Poetry in Motion
Meza had hired James Snider only a year before, to replace another general manager who didn't work out. "He didn't see it [the recession] was affecting us," remembers Meza, a big man with a stubbly beard and tousled salt-and-pepper hair. "But I saw how it would-and soon. Also," he adds with a smile, "James is very paternalistic. He's like a mother hen with his employees."
"It's a strength and a weakness," admits the fresh-faced Snider, who's thirty-three but has the self-possession of someone twice his age. "I didn't feel we'd exhausted every other possible option. And I felt like we'd invested a lot in these employees-and that they'd invested a lot in the company."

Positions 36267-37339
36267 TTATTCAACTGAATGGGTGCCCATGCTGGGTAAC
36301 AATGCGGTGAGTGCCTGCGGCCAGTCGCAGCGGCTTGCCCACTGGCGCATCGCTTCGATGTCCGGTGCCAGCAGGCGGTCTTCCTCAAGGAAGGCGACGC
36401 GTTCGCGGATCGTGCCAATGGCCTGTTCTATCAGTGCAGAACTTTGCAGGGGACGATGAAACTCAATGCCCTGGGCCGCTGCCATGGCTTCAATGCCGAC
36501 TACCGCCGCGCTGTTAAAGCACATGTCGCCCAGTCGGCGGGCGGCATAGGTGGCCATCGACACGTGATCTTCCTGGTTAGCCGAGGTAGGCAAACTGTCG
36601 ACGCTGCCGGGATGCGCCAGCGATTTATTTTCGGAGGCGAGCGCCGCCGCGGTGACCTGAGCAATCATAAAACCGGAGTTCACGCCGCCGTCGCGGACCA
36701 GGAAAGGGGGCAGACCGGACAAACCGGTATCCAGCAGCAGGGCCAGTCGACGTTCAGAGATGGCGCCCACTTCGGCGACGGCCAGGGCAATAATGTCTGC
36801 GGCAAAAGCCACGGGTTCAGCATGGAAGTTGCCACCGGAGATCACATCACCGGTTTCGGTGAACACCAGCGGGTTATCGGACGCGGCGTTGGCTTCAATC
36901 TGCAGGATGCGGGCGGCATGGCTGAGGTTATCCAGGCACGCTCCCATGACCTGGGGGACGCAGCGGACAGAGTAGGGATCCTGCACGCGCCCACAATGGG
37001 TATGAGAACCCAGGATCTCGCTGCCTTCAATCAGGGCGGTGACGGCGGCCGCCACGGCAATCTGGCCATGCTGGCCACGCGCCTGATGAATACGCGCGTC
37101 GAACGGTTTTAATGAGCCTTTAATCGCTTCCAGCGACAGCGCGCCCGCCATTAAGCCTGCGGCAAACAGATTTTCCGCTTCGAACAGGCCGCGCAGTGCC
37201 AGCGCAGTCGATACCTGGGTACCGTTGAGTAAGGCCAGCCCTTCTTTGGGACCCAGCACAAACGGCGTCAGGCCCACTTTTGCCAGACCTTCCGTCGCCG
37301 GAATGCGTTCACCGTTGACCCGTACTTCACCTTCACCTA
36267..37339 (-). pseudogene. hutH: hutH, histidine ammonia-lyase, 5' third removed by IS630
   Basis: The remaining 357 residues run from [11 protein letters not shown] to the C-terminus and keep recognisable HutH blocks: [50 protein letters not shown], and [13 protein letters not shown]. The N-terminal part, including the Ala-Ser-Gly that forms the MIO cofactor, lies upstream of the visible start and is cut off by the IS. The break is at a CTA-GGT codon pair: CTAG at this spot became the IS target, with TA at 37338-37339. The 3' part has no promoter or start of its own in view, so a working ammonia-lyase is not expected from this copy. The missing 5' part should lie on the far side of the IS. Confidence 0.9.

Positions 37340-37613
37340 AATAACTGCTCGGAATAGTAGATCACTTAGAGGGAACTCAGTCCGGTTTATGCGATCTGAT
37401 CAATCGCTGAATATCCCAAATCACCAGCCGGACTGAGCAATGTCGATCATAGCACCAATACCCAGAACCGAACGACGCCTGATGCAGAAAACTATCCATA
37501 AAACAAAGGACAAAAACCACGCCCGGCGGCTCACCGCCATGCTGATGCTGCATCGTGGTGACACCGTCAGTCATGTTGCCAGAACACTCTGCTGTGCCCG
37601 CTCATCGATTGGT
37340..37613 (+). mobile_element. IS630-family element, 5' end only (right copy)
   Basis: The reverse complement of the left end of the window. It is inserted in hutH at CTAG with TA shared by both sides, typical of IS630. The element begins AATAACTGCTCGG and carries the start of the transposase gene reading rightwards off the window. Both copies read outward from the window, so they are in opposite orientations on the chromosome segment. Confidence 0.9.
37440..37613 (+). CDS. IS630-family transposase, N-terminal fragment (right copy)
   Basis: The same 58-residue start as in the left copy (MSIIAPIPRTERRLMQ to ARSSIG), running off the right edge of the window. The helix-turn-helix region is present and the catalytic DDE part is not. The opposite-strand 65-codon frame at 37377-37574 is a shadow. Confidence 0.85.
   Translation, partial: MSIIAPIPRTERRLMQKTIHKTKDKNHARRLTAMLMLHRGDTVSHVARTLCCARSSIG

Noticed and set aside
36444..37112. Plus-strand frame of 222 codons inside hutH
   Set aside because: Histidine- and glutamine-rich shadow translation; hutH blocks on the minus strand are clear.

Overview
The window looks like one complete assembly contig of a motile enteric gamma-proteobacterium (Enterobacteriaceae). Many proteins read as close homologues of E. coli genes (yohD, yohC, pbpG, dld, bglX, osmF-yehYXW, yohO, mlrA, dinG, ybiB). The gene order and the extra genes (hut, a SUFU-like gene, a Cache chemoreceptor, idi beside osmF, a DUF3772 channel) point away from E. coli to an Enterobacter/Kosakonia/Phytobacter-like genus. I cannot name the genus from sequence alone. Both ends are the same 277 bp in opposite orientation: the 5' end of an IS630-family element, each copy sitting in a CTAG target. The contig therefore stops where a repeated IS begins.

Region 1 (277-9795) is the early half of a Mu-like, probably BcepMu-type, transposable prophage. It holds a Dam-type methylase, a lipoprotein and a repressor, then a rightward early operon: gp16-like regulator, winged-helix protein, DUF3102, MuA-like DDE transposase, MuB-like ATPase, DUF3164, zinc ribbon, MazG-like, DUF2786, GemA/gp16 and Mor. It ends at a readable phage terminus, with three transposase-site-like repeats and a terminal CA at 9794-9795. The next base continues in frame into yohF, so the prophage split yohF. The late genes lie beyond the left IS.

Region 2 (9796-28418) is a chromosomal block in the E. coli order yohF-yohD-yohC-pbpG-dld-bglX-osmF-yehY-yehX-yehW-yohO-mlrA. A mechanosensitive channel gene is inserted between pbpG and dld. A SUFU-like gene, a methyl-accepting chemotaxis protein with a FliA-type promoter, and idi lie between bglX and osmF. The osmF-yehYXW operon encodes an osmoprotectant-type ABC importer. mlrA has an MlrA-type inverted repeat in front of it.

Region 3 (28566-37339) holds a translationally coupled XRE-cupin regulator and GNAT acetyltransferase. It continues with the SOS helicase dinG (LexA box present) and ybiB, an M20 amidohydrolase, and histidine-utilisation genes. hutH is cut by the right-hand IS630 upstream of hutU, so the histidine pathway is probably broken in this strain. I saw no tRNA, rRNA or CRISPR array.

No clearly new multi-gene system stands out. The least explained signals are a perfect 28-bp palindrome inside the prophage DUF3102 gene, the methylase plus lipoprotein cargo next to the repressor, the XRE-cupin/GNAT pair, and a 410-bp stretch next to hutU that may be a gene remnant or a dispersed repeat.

Snider was the manager, but Meza was the owner-and if Snider couldn't cut costs, he would. "I told him I was coming back [to run the company]," Meza recalls of the October 2008 showdown. "And that was enough to get him to make the moves that had to be made. He learned the hard way."
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